Seven Questions

Popular diplomacy needs no memorandums or declarations of intent, it is carried on directly between people without going through foreign ministries or government palaces. It is accompanied by a hug, a handshake, or a long talk in the living room of a home. Without aspiring to bright lights or headlines, ordinary people have rid the world of many wrongs, perhaps have avoided wars without number, and may even be responsible for certain alliances and some, few, moments of peace.

Occasionally, an individual without ministerial credentials or official privileges speaks to power, throwing out a question that remains unanswered. As Cubans we have to be content with the fact that no one from “up there” will try to explain to us or consult with us about this Island’s course, which feels like a boat taking on water and about to shipwreck. Tired of their not acknowledging us, in our smallness, I decided to throw out seven questions to those who believe—right now and with their actions—that they are determining the fate of my country.

The conflict between the governments of Cuba and the United States not only prevents the people of both shores from establishing smooth relations, but also determines the steps, of the lack thereof, that must be taken for the necessary transformation of our society. Political propaganda tells us that we live in a besieged city, David facing Goliath, a “voracious enemy” about to pounce on us. I want to know, from my diminutive position as a citizen, how this dispute is going to play out, when will it cease to be the central theme in every aspect of our lives.

After months of trying I managed to send a questionnaire to the American president, Barack Obama, with some of the issues that keep me from sleeping. I already have his answers, which I will publish tomorrow, and now I want to extend my questions to the Cuban president, Raúl Castro. They are questions, born from my personal experience and I recognize that each one of my fellow citizens might have worded them differently, in their own way. The doubts that they entail are so distressing that I can’t allow myself to envision what kind of country my children will grow up in.

Here are both questionnaires.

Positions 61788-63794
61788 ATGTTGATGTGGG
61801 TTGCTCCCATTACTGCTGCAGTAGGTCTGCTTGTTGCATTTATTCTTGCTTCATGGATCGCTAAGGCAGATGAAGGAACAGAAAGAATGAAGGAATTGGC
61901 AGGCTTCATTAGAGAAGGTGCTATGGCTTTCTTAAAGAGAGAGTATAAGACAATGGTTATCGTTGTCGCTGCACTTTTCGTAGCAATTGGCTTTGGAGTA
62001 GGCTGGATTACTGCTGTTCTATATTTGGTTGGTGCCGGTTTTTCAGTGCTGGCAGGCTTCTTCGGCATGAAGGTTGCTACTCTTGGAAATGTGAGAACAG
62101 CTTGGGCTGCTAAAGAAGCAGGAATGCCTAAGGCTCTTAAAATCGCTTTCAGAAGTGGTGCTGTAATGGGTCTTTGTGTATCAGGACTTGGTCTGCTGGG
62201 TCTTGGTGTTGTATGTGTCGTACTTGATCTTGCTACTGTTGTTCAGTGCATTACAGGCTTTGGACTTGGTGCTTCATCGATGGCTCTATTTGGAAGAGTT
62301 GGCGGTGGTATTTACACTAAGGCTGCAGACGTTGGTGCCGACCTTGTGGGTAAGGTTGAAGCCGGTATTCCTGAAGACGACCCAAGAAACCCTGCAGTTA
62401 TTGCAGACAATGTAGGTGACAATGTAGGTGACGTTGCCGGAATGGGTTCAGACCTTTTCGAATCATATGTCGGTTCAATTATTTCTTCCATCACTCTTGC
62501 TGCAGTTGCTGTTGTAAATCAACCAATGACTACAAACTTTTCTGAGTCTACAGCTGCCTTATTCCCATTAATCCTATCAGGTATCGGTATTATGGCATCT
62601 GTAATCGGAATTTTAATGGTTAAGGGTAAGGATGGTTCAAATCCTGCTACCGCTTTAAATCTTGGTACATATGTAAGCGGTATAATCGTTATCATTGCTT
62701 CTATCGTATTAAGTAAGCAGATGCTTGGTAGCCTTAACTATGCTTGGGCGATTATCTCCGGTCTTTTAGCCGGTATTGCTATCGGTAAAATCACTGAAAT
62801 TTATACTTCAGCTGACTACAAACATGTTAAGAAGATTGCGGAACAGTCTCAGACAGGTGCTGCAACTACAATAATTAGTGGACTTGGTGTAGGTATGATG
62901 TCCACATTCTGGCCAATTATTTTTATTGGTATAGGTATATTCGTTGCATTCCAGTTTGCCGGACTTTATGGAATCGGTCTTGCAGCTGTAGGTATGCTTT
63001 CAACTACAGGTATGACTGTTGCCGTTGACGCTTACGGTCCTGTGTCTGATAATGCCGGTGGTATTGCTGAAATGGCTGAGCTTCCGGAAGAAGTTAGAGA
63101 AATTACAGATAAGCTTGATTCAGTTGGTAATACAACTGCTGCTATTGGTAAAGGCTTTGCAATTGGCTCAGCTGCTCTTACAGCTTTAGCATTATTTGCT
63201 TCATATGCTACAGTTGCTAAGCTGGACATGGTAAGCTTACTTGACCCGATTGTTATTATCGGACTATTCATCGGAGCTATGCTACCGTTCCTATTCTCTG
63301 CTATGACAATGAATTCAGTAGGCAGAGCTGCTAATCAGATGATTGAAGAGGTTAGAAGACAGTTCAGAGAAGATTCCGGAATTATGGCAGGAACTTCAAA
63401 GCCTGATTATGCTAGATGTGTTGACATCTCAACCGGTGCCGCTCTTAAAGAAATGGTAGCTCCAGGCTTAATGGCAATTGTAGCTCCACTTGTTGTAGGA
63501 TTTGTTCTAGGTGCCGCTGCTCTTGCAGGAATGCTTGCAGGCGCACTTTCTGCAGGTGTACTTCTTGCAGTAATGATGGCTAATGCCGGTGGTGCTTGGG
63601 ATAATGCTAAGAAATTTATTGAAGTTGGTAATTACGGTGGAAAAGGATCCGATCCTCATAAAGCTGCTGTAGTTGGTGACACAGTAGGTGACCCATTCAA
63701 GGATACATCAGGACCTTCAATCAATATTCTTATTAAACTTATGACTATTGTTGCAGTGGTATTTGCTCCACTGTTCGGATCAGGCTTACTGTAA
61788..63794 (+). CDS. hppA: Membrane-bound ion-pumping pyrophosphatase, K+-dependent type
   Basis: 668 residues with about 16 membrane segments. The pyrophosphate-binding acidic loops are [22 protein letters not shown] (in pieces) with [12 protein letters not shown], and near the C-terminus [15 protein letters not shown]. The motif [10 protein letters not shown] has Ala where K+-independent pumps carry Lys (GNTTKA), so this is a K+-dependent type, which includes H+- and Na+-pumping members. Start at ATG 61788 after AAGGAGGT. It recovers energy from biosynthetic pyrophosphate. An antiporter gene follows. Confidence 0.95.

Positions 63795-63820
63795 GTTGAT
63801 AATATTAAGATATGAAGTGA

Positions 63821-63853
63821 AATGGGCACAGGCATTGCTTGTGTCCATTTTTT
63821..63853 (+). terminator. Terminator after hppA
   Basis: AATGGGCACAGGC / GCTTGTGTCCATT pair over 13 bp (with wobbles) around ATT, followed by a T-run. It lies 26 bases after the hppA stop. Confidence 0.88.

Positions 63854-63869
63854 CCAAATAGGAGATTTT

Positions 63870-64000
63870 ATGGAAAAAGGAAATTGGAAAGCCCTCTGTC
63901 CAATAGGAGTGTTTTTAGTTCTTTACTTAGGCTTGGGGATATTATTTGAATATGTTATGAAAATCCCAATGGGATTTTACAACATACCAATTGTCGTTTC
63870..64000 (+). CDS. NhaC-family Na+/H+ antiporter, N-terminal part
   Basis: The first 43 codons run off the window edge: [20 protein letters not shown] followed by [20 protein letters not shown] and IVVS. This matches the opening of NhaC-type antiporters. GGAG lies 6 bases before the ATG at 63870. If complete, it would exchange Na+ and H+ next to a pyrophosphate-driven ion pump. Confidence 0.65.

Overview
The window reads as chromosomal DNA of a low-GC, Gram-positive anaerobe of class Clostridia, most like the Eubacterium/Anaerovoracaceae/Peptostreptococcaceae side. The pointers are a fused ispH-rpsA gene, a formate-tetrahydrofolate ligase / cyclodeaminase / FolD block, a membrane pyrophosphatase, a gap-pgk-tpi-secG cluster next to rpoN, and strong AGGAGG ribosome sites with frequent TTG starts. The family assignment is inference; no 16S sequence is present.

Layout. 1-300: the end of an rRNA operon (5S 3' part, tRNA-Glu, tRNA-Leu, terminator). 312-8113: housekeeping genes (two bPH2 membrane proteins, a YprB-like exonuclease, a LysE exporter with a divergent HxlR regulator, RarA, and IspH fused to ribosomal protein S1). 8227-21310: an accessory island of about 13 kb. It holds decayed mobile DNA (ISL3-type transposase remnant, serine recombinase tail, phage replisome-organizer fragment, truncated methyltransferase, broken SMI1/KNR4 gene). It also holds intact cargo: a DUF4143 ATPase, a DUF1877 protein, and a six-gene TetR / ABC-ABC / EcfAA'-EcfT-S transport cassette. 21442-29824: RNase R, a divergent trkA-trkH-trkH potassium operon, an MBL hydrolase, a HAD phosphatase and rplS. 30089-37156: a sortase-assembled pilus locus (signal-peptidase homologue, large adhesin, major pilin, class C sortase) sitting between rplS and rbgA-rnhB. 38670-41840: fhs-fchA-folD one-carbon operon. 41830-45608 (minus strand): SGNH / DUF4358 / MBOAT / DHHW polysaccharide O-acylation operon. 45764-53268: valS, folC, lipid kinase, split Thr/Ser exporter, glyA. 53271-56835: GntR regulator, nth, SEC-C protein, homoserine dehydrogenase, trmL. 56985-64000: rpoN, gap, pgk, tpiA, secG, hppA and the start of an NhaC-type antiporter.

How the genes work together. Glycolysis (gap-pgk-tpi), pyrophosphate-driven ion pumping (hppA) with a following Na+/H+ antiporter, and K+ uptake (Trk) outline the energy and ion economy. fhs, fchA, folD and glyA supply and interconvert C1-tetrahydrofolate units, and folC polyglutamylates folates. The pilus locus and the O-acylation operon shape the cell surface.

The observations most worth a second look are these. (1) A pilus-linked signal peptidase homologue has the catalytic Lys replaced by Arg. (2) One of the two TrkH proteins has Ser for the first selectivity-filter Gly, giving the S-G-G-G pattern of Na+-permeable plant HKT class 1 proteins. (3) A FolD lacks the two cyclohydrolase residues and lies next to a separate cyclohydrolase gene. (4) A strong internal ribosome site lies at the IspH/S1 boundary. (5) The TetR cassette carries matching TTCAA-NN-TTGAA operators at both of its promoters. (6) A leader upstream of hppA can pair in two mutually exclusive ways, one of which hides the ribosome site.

Questions for Raúl Castro, president of Cuba:

  1. What negative influences on the ideological structure of the Cuban revolution might there be from an eventual improvement in relations with the United States?
  2. You have demonstrated on several occasions your willingness to talk with the American government. Are you alone in this proposition? Have you discussed it with the other members of the Politburo to convince them of the need to talk? Does your brother Fidel Castro agree with regards to ending the conflict between the two governments?
  3. You are seated at a table opposite Obama. What are the three major achievements you would wish to get from that conversation? What do you think would be the three major achievements that the American side would wish to get?
  4. Can you list the concrete advantages the Cuban people would have in the present and in the future, if this long dispute between the two governments ended?
  5. If the American side wanted to include a round of negotiations with the Cuban community in exile, members of opposition parties within the Island, and representatives of civil society, would you accept that proposal?
  6. Do you think there is a real possibility that the current United States government would opt to use military force against Cuba?
  7. Would you invite Obama to visit Cuba as a sign of good will?

Questions for Barack Obama, president of the United States:

  1. For years Cuba has been a U.S. foreign policy issue as well as a domestic one, in particular because of the large Cuban American community. From your perspective, in which of the two categories should the Cuban issue fit?
  2. Should your administration be willing to put an end to this dispute, would it recognize the legitimacy of the Raul Castro government as the only valid interlocutor in the eventual talks?
  3. Has the U.S. government renounced the use of military force as a way to end the dispute?
  4. Raúl Castro has said publicly that he is open to discuss any topic with the U.S. provided there is mutual respect and a level playing field. Is Raúl asking too much?
  5. In a hypothetical U.S.- Cuba dialog, would you entertain participation from the Cuban exile community, the Cuba-based opposition groups and nascent Cuban civil society groups?
  6. You strongly support the development of new communication and information technologies. But, Cubans continue to have limited access to the internet. How much of this is due to the U.S. embargo and how much of it is the responsibility of the Cuban government?
  7. Would you be willing to travel to our country?

43 thoughts on “Seven Questions

  1. Sandokan;
    The article might be, in your words, excellent but I have not seen or heard of companies doing business with Cuba. In the US it might be minimal which is why the group from Idaho and another one from Nebraska would prefer open relations, not minimal which might give the people of Cuba band-aid like assistance, not full economical assistance.
    As for the question posted by Humberto, I doubt that Raul would dare to reply to Yoani’s questions and while he might want to or prefer to run Cuba in a similar was as the people of China run their country the ideologies are very different and Raul would have establish a “new way” to run the country and I doubt Big Brother Fidel would go with it.
    Being the man in charge does not mean that the elder one will agree with his ideology, as we already know, and while running Cuba like China, from an economic view might be a good idea, I doubt Fidel would agree.